You hit the gym with a plan because you want your workout to mean something. By using your cardiovascular system as a guide, you can design a stationary cycling workout that will make you faster and stronger, and help you shed a few pounds. The harder you work out, moving your heart rate through different zones, the more calories you burn. But your body cannot maintain the highest level of intensity for very long. Different heart rate zones have different benefits. Figure out what your goals are, then mount the stationary bike and pedal to fitness success.
Heart Rate Basics
When you work out, your heart rate goes through four different zones -- recovery, aerobic, anaerobic and red line -- depending on your intensity. The harder you ride, the harder your heart and muscles have to work. Throughout these zones, your heart uses two different kinds of respiration to power your muscles. Riding at an aerobic level strengthens your cardiovascular system and helps you build endurance. Riding in the anaerobic zone improves your speed and intensity.
From warming up through pedaling at a moderate pace, your heart rate is in aerobic respiration. This is anything from 60 to 80 percent of your maximum heart rate. While in the aerobic zone, your heart pumps oxygen-rich blood filled with fat and carbohydrates to your muscles where the fat and carbs are broken down into energy with the help of the oxygen.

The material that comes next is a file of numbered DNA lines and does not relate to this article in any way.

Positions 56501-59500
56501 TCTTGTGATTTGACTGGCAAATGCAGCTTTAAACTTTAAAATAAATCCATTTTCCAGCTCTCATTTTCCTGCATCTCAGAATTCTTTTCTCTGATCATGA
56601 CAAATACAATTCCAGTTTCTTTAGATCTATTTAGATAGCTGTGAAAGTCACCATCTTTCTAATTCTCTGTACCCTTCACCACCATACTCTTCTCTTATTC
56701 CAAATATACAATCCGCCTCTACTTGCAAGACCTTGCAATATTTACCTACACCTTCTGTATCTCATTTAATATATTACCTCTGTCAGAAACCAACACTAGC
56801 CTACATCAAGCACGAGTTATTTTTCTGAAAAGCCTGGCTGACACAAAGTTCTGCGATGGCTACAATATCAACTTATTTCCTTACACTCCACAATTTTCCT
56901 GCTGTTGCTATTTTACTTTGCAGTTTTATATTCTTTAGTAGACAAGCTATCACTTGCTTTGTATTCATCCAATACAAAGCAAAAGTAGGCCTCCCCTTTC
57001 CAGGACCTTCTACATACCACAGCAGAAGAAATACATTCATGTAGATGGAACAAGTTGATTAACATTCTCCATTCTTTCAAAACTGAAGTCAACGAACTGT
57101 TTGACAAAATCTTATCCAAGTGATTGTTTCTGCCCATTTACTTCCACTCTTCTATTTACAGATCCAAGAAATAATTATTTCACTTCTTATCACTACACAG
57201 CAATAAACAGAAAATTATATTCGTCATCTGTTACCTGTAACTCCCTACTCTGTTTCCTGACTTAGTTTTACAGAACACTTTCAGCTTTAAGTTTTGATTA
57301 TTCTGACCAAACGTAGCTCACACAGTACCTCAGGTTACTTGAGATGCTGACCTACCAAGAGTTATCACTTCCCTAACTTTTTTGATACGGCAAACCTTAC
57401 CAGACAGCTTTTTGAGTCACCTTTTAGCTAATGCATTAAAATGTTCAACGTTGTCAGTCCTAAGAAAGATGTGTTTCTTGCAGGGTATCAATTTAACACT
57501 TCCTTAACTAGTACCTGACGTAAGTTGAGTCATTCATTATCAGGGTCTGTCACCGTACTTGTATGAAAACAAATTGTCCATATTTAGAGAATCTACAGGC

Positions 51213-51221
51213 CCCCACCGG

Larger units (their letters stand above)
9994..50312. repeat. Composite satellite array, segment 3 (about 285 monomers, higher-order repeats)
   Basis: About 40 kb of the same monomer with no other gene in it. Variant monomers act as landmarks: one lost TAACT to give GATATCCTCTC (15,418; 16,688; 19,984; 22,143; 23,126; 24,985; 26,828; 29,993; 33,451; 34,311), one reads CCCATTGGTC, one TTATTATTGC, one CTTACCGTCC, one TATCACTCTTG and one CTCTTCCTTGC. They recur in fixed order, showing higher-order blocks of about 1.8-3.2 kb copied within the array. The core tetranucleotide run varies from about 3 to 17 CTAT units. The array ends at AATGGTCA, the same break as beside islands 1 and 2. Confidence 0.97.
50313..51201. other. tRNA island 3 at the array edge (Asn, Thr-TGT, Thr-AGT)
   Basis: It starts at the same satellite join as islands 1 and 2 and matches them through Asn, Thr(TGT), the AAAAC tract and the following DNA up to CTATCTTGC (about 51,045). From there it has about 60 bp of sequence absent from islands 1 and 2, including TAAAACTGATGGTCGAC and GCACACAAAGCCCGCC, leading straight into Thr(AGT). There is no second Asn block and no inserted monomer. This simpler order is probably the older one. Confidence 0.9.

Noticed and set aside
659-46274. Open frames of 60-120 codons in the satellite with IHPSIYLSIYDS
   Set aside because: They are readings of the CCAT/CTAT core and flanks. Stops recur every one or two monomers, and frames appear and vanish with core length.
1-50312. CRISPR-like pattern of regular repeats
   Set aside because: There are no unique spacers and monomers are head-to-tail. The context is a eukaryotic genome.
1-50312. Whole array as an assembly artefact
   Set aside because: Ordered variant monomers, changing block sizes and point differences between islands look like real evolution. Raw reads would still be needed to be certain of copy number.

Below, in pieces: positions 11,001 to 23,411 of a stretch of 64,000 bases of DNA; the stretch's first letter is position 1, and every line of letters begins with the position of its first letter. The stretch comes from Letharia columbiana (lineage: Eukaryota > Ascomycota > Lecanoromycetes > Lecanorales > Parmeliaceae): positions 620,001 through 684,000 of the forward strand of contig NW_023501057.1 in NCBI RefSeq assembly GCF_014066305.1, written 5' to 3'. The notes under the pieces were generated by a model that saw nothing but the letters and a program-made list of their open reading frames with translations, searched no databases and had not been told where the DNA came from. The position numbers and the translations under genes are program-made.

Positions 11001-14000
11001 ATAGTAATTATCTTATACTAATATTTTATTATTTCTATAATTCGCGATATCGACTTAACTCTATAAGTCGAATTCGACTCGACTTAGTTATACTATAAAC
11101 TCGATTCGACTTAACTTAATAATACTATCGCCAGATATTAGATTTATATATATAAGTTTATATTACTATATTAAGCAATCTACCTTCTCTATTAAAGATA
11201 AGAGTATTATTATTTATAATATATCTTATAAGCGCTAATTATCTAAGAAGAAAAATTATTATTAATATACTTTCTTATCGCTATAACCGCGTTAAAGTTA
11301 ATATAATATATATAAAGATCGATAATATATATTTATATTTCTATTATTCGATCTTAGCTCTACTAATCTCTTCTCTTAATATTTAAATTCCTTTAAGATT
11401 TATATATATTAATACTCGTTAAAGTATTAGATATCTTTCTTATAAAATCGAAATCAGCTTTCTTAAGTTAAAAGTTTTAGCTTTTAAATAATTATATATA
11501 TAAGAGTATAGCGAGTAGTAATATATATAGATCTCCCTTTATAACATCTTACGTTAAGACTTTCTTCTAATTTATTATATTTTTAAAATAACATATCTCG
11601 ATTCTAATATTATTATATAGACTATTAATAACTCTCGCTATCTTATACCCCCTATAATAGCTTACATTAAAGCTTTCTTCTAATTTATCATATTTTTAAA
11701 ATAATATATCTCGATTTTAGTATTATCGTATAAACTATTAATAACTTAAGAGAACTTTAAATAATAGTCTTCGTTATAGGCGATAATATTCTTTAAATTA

If you starting sprinting or climbing hills during your stationary bike ride, you might push yourself into anaerobic respiration. This is anything greater than 80 percent of your maximum heart rate. At this intensity, you are working out so hard that your muscles need energy faster than your heart can supply it. Instead of using oxygen, your muscles start breaking down locally stored glycogen for energy. This comes with a byproduct called lactic acid, which starts to build up in your muscles and cause a burning sensation. Eventually this forces you to slow down.
Checking your Heart Rate
You can always wear a heart rate monitor, which continuously calculates your heart rate while you ride, but it isn’t essential. You can always stop and take your pulse for 15 seconds on your neck or wrist. Multiply this number by four to calculate your beats per minute. Less precise ways to gauge your heart rate are paying attention to your breathing and sweating. In the aerobic zone, your breath should quicken but you shouldn’t be out of breath. You should break a light sweat after 10 minutes. In the anaerobic zone, breathing should be rapid and deep. You should break a sweat after only a few minutes.
Fitzalan Gorman has more than 10 years of academic and commercial experience in research and writing. She has written speeches and text for CEOs, company presidents and leaders of major nonprofit organizations. Gorman has published for professional cycling teams and various health and fitness websites. She has a Master of Arts from Virginia Tech in political science and is a NASM certified personal trainer.